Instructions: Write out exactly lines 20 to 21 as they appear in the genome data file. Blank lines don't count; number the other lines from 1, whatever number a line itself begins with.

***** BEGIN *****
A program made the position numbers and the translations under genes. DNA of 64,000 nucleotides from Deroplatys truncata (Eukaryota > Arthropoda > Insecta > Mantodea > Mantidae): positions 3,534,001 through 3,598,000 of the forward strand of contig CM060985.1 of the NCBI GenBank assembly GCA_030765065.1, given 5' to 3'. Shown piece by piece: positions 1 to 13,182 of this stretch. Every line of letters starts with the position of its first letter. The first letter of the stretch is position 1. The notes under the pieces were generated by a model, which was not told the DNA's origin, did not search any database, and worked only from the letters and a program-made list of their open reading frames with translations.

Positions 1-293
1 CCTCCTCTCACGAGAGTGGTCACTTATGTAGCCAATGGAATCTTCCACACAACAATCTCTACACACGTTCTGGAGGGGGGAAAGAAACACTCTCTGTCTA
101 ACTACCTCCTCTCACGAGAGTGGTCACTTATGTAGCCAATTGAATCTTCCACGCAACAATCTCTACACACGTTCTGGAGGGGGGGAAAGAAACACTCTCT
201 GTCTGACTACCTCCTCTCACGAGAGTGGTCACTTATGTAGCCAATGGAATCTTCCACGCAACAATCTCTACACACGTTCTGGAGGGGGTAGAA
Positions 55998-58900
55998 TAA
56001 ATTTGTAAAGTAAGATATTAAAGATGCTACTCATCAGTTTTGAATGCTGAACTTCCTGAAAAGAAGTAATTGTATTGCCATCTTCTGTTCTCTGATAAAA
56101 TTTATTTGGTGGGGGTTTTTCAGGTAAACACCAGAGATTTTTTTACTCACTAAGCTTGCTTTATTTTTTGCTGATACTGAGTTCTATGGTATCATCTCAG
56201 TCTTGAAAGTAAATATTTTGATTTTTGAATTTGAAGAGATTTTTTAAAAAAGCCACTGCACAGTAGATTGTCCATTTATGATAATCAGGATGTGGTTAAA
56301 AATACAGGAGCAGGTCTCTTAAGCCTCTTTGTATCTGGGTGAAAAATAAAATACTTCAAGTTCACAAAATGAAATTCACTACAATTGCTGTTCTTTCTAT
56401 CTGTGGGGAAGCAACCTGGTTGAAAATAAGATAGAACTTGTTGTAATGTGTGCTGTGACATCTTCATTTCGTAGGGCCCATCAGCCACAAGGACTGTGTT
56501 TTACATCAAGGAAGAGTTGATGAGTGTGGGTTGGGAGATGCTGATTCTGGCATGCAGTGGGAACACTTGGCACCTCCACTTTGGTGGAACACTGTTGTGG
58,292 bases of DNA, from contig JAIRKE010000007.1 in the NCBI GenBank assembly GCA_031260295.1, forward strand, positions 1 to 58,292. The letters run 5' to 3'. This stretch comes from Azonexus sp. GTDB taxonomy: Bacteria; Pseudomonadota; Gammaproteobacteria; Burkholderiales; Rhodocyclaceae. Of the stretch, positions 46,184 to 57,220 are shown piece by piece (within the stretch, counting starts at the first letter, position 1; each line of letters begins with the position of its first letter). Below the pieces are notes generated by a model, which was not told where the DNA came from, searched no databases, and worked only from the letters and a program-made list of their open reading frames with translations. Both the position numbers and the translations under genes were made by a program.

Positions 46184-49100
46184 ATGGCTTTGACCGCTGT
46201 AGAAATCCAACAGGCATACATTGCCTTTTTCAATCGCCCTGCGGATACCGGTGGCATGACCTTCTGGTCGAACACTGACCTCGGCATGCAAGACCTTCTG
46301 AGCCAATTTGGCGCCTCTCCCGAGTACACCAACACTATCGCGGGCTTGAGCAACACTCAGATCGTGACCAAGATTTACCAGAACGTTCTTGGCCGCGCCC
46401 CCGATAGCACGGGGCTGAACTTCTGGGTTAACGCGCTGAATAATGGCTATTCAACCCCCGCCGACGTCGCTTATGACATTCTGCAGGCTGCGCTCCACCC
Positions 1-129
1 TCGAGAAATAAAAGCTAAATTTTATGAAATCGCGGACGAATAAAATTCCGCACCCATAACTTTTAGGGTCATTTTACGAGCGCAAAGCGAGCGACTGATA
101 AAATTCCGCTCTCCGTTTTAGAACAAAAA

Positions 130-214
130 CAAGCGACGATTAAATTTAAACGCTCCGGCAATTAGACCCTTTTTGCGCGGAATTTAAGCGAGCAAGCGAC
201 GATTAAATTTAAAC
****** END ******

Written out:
Positions 1-129
1 TCGAGAAATAAAAGCTAAATTTTATGAAATCGCGGACGAATAAAATTCCGCACCCATAACTTTTAGGGTCATTTTACGAGCGCAAAGCGAGCGACTGATA